McLean, Virginia. December 9, 2018 — Post 270 of the American Legion hosted an Oratorical Contest on December 9th in McLean. Five high school students, including Jena Musmar, a sophomore from King Abdullah Academy, participated. In fact, about half of the audience consisted of students from the King Abdullah Academy.
Each contestant had to deliver a memorized 8-10 minute speech on the U.S. Constitution, with emphasis on the duties and responsibilities of citizenship. In addition, each one had to give a 3-5 minute speech on one of four possible amendments chosen randomly from a hat, meaning that each contestant had to prepare and memorize five speeches in advance for this contest.
As the Master of Ceremonies for the contest and as a U.S. History teacher at King Abdullah Academy, Mr. Sarver said that he “can personally attest to the first-rate speeches by all five contestants. All of them demonstrated confidence and looked like trial lawyers successfully arguing in front of a jury.”
Rosy Sultana, a senior at McLean High School, won the American Legion Gold Medal and will now compete at the 17th District Oratorical Contest in Fairfax against winners of contests in other communities in January. Sultana impressed the judges with a speech titled "Our Constitution, Ours to Keep in Motion!"
For Jena Musmar, this was her first experience competing in a speech contest. She gave a rousing speech on political parties titled “Red and Blue Make Purple.” Although she did not win, she said that she was really glad she competed, and that she “got to see what it was like to speak in front of an audience that knows what you’re talking about.”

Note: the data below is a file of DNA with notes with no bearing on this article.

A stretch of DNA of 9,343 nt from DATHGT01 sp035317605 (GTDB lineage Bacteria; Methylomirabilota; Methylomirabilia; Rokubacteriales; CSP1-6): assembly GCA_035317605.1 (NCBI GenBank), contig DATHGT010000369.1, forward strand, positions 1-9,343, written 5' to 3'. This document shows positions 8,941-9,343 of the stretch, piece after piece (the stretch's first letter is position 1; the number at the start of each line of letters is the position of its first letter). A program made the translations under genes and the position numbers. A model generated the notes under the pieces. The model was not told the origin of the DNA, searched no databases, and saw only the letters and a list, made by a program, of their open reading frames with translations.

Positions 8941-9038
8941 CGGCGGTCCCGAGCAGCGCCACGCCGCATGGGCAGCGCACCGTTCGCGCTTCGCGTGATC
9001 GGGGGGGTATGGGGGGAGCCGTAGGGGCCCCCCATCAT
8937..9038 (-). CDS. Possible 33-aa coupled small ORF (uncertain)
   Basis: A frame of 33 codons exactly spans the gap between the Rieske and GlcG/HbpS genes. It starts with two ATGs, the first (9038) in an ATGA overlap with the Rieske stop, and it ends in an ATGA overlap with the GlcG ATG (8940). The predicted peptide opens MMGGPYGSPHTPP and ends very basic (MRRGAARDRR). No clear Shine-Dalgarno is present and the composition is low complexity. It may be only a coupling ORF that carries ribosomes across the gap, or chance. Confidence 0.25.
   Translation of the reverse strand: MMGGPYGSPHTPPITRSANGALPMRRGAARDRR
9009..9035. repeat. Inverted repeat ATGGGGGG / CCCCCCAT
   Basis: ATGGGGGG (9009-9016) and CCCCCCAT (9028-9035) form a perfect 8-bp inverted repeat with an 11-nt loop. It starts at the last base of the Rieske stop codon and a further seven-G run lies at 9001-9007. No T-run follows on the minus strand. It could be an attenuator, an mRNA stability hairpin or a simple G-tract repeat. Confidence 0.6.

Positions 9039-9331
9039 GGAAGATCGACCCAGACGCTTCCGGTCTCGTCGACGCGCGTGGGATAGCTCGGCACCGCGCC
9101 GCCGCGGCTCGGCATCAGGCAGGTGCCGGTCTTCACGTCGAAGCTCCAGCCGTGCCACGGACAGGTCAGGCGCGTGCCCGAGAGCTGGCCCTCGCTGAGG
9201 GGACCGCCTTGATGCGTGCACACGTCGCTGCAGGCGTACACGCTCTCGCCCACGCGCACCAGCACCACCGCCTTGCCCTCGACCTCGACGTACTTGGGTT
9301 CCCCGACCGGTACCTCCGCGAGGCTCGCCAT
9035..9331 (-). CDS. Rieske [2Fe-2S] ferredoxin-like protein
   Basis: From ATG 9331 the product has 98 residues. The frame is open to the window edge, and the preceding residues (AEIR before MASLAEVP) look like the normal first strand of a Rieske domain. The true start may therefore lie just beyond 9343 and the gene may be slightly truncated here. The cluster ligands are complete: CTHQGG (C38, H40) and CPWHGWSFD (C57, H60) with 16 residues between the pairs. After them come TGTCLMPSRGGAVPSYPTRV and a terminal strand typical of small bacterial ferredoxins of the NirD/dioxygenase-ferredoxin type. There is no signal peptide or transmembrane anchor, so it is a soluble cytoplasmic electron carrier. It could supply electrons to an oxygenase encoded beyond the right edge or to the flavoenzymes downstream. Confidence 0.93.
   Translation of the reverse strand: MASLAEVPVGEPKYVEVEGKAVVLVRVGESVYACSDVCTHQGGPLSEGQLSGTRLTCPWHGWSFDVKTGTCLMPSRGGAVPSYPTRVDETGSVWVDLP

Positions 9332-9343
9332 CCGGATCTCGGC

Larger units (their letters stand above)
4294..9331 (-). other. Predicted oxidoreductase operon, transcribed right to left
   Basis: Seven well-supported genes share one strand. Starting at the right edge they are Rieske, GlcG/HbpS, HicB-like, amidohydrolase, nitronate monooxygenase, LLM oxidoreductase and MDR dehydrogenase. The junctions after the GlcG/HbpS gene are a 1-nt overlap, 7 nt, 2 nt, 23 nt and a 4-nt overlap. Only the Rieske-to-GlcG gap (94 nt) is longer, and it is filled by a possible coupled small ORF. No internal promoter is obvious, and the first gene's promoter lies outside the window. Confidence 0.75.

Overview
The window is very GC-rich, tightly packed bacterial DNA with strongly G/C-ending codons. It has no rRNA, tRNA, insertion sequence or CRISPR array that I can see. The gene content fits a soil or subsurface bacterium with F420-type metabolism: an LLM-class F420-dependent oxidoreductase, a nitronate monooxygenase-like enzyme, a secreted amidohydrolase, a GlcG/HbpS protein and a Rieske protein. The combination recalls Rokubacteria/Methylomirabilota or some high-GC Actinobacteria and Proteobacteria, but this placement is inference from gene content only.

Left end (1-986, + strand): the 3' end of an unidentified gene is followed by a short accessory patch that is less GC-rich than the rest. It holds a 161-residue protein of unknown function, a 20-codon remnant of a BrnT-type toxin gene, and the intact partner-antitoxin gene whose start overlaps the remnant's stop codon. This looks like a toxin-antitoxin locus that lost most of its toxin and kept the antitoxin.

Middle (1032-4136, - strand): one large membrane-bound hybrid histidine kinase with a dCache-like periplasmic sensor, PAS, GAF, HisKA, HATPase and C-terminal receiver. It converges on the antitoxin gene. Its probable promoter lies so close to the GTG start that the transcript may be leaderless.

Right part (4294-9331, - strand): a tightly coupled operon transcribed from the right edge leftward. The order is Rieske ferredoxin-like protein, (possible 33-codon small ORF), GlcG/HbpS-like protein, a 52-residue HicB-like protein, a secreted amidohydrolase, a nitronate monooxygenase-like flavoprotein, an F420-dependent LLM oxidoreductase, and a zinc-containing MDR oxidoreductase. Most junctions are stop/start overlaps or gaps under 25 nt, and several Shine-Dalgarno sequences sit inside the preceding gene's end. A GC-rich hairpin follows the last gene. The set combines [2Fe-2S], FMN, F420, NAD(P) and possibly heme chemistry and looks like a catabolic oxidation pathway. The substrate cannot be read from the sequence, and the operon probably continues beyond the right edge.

When asked how she prepared for the contest, Musmar said that she brainstormed her ideas, created outlines, and reviewed the judges’ scorecards (similar to a teacher’s rubric), and one week before the contest, she typed out her speeches.
Musmar plans to compete again. To her, “the goal wasn’t necessarily to win, but to practice public speaking and to meet the standards of a good speech.” She absolutely met those standards.
Jena said that next time, she will “definitely start two weeks sooner – one for writing and one for practicing it. Nerves was a big part of it, but my biggest issue was time management.”
After being asked what she would like to tell other students who are considering competing in the future, Musmar said “Practice, practice, practice - and you have to show emotion. If you don’t show emotion, it doesn’t matter how good your speech is. It will never matter.”
Since 1938, The American Legion High School Oratorical Scholarship Program has encouraged the nation’s high school students to study the U.S. Constitution and to hone their public speaking skills.